Payors need health care economic information (HCEI) that enables them to quantify the anticipated economic outcomes and overall value of therapies. This information ultimately informs coverage and reimbursement decisions. Accounting for coverage of new and existing therapies within a payor’s budget requires robust economic data that is communicated well and to tight deadlines.

HCEI encompasses more than simple cost comparisons. It can dive deeper and provide insights to the broader economic effects of therapy, which are often based on the clinical consequences of disease and treatment. As defined in Section 502(a) of the Food, Drug, and Cosmetic Act1, HCEI identifies, measures, or describes the economic consequences, which may be based on the separate or aggregated clinical consequences of the represented health outcome, of the use of the drug. HCEI may include an analysis comparing the economic consequences to alternative options (including the use of another drug) or to no intervention.

HCEI can be generated for multiple evidence areas such as efficacy that lowers total cost of care or a safety profile that avoids the cost of treating adverse events. Generating robust and compelling HCEI for a product can help to differentiate it from its competitors.

Multiple tools can be used to communicate and deliver HCEI to payors; examples include budget impact models, slide decks, flash cards, Academy of Managed Care Pharmacy (AMCP) dossiers and poster presentations. In the process of developing these tools manufacturers should consider the following points.

  • What HCEI evidence is relevant to your product and important for payors?
  • What is the optimal timing of HCEI communications?
  • Who within the payor organization should receive HCEI?
  • Who within the pharmaceutical manufacturer organization should communicate HCEI?

For manufacturers, having a strategic plan for producing and communicating HCEI to payors is key to illustrating the full value of new and existing therapies.

The Food and Drug Administration’s guidance on communicating HCEI?

The Food and Drug Administration (FDA) has provided ongoing guidance on how manufacturers can communicate with US payors.2 However, within the pharmaceutical industry there is still significant variability in how this guidance is interpreted.

What is Health Care Economic Information (HCEI) and how should it be communicated?1

What is HCEI?

HCEI is an analysis that identifies, measures, or describes the economic consequences of the use of a drug. HCEI may be based on the separate or aggregated clinical consequences of the health outcomes being represented.

What is the data standard?

HCEI must be based on competent and reliable scientific evidence (CARSE). HCEI is based on CARSE if it has been developed using generally accepted scientific standards, appropriate for the information being conveyed, that yield accurate and reliable results. This standard includes clinical data and inputs underlying the drug’s economic consequences, including indirect treatment comparisons.

Who is the appropriate audience?

HCEI can be provided to a payor, formulary committee, or other similar entity with knowledge and expertise in the area of health care economic analysis, carrying out its responsibilities for the selection of drugs for coverage or reimbursement. Food and Drug Administration (FDA) guidance does not apply to dissemination of HCEI to other audiences, such as healthcare providers making individual patient prescribing decisions.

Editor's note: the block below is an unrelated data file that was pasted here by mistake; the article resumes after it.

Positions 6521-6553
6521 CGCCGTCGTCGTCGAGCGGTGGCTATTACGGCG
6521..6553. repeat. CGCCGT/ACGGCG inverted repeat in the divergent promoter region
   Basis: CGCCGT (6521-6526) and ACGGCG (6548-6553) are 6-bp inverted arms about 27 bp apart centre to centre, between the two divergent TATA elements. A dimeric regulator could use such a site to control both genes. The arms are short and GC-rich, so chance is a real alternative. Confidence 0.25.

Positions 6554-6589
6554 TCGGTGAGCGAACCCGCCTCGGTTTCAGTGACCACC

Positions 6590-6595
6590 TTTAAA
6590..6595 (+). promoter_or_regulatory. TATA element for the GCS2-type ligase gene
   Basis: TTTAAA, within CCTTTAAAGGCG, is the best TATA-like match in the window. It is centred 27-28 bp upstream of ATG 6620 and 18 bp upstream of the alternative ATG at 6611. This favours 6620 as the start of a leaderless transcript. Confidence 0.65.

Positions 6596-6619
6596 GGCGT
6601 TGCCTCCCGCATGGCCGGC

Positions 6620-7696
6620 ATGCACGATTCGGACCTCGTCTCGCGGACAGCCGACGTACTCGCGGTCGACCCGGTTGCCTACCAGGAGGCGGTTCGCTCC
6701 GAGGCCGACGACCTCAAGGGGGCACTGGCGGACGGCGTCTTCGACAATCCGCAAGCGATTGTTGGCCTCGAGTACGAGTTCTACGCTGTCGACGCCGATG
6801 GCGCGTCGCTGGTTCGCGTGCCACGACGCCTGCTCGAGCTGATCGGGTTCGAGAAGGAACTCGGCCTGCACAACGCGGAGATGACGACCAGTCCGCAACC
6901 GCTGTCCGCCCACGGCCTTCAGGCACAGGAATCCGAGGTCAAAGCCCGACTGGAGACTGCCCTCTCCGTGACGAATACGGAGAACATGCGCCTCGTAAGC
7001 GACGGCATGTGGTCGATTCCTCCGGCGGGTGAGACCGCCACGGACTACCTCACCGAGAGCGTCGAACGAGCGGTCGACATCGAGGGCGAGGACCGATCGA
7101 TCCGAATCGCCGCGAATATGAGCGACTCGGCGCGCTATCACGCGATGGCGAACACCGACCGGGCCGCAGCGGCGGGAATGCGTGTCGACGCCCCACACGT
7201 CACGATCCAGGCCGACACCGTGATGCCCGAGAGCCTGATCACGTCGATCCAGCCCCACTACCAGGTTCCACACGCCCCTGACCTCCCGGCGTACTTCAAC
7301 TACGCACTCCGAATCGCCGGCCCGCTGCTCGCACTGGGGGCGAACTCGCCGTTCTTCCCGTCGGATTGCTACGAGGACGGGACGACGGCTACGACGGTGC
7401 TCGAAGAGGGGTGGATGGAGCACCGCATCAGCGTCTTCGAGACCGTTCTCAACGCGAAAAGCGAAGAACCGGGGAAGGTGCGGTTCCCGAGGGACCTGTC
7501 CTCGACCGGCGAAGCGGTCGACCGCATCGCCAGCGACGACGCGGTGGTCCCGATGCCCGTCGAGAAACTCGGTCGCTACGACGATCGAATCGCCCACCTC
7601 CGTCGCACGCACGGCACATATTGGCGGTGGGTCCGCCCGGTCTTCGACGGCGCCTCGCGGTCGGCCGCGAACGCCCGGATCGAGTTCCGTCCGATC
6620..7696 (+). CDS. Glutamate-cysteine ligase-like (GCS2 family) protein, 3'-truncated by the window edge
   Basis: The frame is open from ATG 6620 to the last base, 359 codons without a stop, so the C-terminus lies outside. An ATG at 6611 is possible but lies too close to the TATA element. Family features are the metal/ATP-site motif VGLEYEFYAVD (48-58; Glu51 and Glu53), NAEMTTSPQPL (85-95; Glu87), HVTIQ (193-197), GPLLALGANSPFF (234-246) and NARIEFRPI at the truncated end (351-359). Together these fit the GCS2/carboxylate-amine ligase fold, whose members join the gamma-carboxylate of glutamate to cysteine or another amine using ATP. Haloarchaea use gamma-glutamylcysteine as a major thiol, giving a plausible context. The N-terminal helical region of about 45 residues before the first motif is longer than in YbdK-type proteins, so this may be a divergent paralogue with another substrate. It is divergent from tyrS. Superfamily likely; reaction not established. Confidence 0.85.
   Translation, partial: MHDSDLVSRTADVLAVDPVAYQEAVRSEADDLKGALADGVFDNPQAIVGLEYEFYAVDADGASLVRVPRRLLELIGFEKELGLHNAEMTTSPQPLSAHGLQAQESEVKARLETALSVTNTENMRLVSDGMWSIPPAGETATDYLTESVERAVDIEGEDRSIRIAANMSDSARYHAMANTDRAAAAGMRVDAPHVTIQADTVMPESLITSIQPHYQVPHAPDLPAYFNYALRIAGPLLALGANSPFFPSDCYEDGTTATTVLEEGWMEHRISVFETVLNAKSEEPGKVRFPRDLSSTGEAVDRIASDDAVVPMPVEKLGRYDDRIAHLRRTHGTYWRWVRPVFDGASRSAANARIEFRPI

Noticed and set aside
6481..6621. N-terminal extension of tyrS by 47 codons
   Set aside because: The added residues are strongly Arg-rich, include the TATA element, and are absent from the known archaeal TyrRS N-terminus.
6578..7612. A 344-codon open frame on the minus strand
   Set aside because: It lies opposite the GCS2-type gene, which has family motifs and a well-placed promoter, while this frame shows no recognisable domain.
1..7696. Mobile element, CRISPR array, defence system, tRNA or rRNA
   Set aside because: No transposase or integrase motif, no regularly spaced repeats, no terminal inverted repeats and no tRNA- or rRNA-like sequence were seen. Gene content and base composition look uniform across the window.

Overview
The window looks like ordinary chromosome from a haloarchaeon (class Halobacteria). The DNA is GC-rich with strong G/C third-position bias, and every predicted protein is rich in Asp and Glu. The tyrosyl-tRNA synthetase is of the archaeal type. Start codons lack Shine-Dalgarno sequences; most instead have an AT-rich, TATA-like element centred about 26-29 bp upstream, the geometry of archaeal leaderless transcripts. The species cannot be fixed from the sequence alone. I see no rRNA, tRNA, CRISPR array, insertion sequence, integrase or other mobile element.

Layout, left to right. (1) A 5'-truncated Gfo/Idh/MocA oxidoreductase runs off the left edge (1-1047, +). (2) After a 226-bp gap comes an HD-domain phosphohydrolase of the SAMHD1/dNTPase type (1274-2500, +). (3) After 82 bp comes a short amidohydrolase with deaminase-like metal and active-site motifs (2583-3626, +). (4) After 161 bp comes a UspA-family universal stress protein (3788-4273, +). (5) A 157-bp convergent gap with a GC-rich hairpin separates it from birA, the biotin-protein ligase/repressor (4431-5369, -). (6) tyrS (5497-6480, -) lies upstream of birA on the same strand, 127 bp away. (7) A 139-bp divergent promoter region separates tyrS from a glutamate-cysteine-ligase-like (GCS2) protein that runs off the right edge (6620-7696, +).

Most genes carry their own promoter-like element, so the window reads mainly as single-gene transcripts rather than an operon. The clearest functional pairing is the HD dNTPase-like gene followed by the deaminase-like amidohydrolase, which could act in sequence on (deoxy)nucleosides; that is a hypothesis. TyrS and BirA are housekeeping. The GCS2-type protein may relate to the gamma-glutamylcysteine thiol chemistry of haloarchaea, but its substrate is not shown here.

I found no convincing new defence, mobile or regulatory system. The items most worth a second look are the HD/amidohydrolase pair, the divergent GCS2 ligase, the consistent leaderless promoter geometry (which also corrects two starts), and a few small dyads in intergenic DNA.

Who can deliver HCEI?

FDA guidance does not limit who can deliver HCEI to payors.

What are the barriers to communicating Health Care Economic Information to payors?

While the FDA has issued ongoing guidance, some of it may be unclear to pharmaceutical companies and this creates potential barriers to appropriate communication of HCEI. Guidance on specific considerations may be limited or missing, with the result that the HCEI messaging from manufacturers to payors is limited in scope. There may be internal challenges in identifying an appropriate process for creating and managing HCEI communications, and disagreement between internal teams as to what the guidance will allow can interfere with fully generating and communicating HCEI.

A key success factor for a well planned and executed strategy to produce and communicate HCEI is a robust internal data review process. Internal alignment between health economics and outcomes research (HEOR), Market Access, Medical Affairs, Legal and Regulatory teams can unite everyone involved in the process. This can ensure that a manufacturer fully leverages HCEI for their product. Timely, effective and compliant HCEI communication is vital for both manufacturers and payors.

More on this topic

This article is part 3 of a series on ‘Opportunities for Enhanced Communication between Manufacturers and US Payers’. You can access part 1 of the series here and part 2 of the series here.


  1. Federal Food, Drug, and Cosmetic Act (FD&C Act). 2018. Available at: Accessed: 16 December 2022.
  2. Drug and Device Manufacturer Communications With Payors, Formulary Committees, and Similar Entities – Questions and Answers. Available at:  Accessed: 9 December 2022.

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If you would like to find how we can help you produce your PIE and/or HCEI evidence and communication strategy, please contact us.